We believe we hold the body in its second most intimate moment in life, after that of its emergence from the womb. The scent of death fills our nostrils as we sweat to lift the deceased after we finish shrouding her and sprinkling the shroud with rose water. Gently, we ease her into the pine box that transports her to her grave.
And after we are done washing someone—whether we refer to her as “sister,” “aunt,” or “daughter”—we later, in our back tea room, remark upon the grieving of the family members joining us in the room and the discovery of ailments or sores on our sister.
In these moments of collective sharing, we discover ourselves in our shared similarities with the dead. Wisdom is, after all, listening in tandem with others and recognizing that which is most human in all of us.
In the context of Cairo, Egypt, Charles Hirschkind has beautifully analyzed “the ethical and therapeutic virtues of the ear.” Yet in washing the dead, I produce and engage in a space beyond the pieties maintained by circulating listening structures in particular places. I enter a particular and intimate form of relationality—not a relationship to myself as a subject or the subjection of the dead other, but rather to relationality itself as a form of the sonorous. Jean-Luc Nancy reminds us that the sonorous “outweighs form.” In listening towards posthumous aurality, I am ushered into a unique corporeal and sensorial form of access. Posthumous aurality is simultaneously “mine” and also shared.
Posthumous aurality renders all of our bodies—including that of the literal post-human dead—as capable of being influenced by others in that place. Sharing posthumous auralities in tandem with the washers, the grieving, and the deceased echoes in a space that is indissociably material and spiritual, internal and external, singular and plural.
The critical theories and methodologies of sound studies tend to not center diverse non-western tenets of sensory apparatus espoused by individuals and communities who perceive sound outside of the boundaries of western metaphysics. Posthumous auralities—when translated and mediated linguistically—offers a sound path to understanding the continuations and transformations of sense experience that occur in death. Tuning into posthumous auralities in Turkey’s urban Muslim cemeteries has helped me recover sounds long unheard because they have been relegated to the boundaries of our academic disciplines and the fringes of our very lives.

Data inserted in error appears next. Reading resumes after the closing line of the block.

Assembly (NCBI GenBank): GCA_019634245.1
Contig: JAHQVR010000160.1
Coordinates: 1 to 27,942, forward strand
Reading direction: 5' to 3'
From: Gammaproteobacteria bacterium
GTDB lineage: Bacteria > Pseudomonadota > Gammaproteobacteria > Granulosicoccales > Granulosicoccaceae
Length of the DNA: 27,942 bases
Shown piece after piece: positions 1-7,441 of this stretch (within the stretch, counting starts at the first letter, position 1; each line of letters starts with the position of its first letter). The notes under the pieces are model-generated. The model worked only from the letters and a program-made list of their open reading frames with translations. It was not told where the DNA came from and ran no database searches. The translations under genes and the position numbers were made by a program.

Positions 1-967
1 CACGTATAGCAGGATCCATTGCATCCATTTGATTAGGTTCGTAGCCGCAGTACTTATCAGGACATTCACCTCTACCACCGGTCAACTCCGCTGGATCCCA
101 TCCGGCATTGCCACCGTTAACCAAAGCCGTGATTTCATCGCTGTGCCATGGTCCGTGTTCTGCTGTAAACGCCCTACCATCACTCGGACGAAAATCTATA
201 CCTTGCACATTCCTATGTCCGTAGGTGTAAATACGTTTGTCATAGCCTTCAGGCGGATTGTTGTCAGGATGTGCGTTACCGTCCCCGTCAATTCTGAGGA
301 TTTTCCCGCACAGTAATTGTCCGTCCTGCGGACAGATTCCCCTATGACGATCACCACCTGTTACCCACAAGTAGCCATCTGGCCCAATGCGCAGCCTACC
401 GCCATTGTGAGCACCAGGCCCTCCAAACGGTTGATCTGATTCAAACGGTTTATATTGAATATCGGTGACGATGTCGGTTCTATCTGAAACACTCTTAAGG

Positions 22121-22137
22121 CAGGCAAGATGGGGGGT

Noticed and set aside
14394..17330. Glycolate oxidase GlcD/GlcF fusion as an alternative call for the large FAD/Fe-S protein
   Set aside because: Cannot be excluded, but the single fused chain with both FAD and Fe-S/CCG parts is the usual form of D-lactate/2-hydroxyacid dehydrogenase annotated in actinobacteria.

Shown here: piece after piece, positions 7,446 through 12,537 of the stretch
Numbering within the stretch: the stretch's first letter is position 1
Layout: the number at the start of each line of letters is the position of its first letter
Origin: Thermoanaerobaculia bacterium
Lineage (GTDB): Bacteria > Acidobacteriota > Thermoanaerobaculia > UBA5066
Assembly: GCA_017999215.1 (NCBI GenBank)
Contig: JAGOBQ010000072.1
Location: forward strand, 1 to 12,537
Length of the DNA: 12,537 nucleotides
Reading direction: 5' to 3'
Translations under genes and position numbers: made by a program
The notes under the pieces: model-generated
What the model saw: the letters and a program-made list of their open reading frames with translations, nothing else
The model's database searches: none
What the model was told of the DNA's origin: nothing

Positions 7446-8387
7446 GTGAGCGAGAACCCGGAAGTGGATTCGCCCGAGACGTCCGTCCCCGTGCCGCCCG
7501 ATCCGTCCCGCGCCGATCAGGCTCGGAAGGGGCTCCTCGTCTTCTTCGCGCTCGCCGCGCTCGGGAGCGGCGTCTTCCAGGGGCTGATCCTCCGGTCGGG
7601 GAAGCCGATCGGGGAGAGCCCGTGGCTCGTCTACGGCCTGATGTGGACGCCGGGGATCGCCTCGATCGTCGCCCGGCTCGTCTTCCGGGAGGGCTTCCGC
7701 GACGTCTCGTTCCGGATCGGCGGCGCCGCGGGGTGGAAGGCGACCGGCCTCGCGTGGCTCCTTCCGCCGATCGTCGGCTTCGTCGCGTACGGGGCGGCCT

Featured Image: A view from Eyüp Sultan. Istanbul, October 2016. Photograph by the author.
Denise Gill is assistant professor of ethnomusicology at Washington University in St. Louis in the Departments of Music; Women, Gender, and Sexuality Studies; and Jewish, Islamic, and Near Eastern Languages and Cultures. Her research has been supported by Fulbright and ACLS. Her book, Melancholic Modalities: Affect, Islam, and Turkish Classical Musicians (Oxford, 2017), introduces methodologies of rhizomatic analysis and bi-aurality for scholars of sound, musical practices, and affect. Her current projects focus on listening structures of death, refugee loss, and acoustemologies of Muslim cemeteries and shrines in Istanbul. A kanun (trapezoidal zither) player, Denise has performed in concert halls in Turkey, the U.S., and throughout major cities in Europe.
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The Amplification of Muted Voices: Notes on a Recitation of the Adhan–David Font-Navarrette
Where do we begin?
On Tuesday January 13th, 2015, my first-year students and I gathered for the second meeting of our seminar, “Soundscapes: Artistic, Social, and Biological Approaches to Acoustic Environments.” We were just a few steps away from the iconic Duke chapel, almost in its shadow.
The chapel is an example of a revivalist architectural style known as “Collegiate Gothic.” Its steps were constructed with soft stone, intended to wear down quickly and provide an accelerated impression of age and prestige. The chapel’s cruciform blueprint is an unambiguous symbol of its Methodist Christian roots, as is the university’s motto: “eruditio et religio” (“erudition and religion”). In true Gothic revivalist style, the phrase is a Latin translation of a line from an 18th-century, English-language Methodist hymn titled “Sanctified Knowledge.”
On Tuesday, January 13th—the second day of my Soundscapes seminar—Duke’s Office of Communications announced that the Islamic call to prayer, the adhan, would sound from a bell tower of its iconic chapel in Durham, North Carolina. According to a press release, Duke’s chapel administrators and Muslim Students Association felt the three-minute long, “moderately amplified” recitation “represents a larger commitment to religious pluralism” on campus and that the sound of the adhan “connects the university to national trends in religious accommodation.”
The story was picked up by WRAL, the television news outlet based in nearby Raleigh. The web-based stories included a photo of the student slated to be the muezzin, the person appointed to recite the call to prayer. In the photo, the student was shown rehearsing from the bell tower. I read the announcement just before walking to class and thought the event would be a historic opportunity for my students and I to make field recordings of their university soundscape.
Where do we begin?
The adhan was scheduled to take place on the afternoon of Friday, January 16th. On Wednesday, January 7th—a week before the announcement of the adhan at Duke—twelve people were murdered during an attack on the Paris offices of the satirical newspaper Charlie Hebdo. Ostensibly, the murders were committed on behalf of Al-Qaeda in the Arabian Peninsula as a retaliation for the newspaper’s cartoon depiction of the prophet Mohammed.
Where do we begin?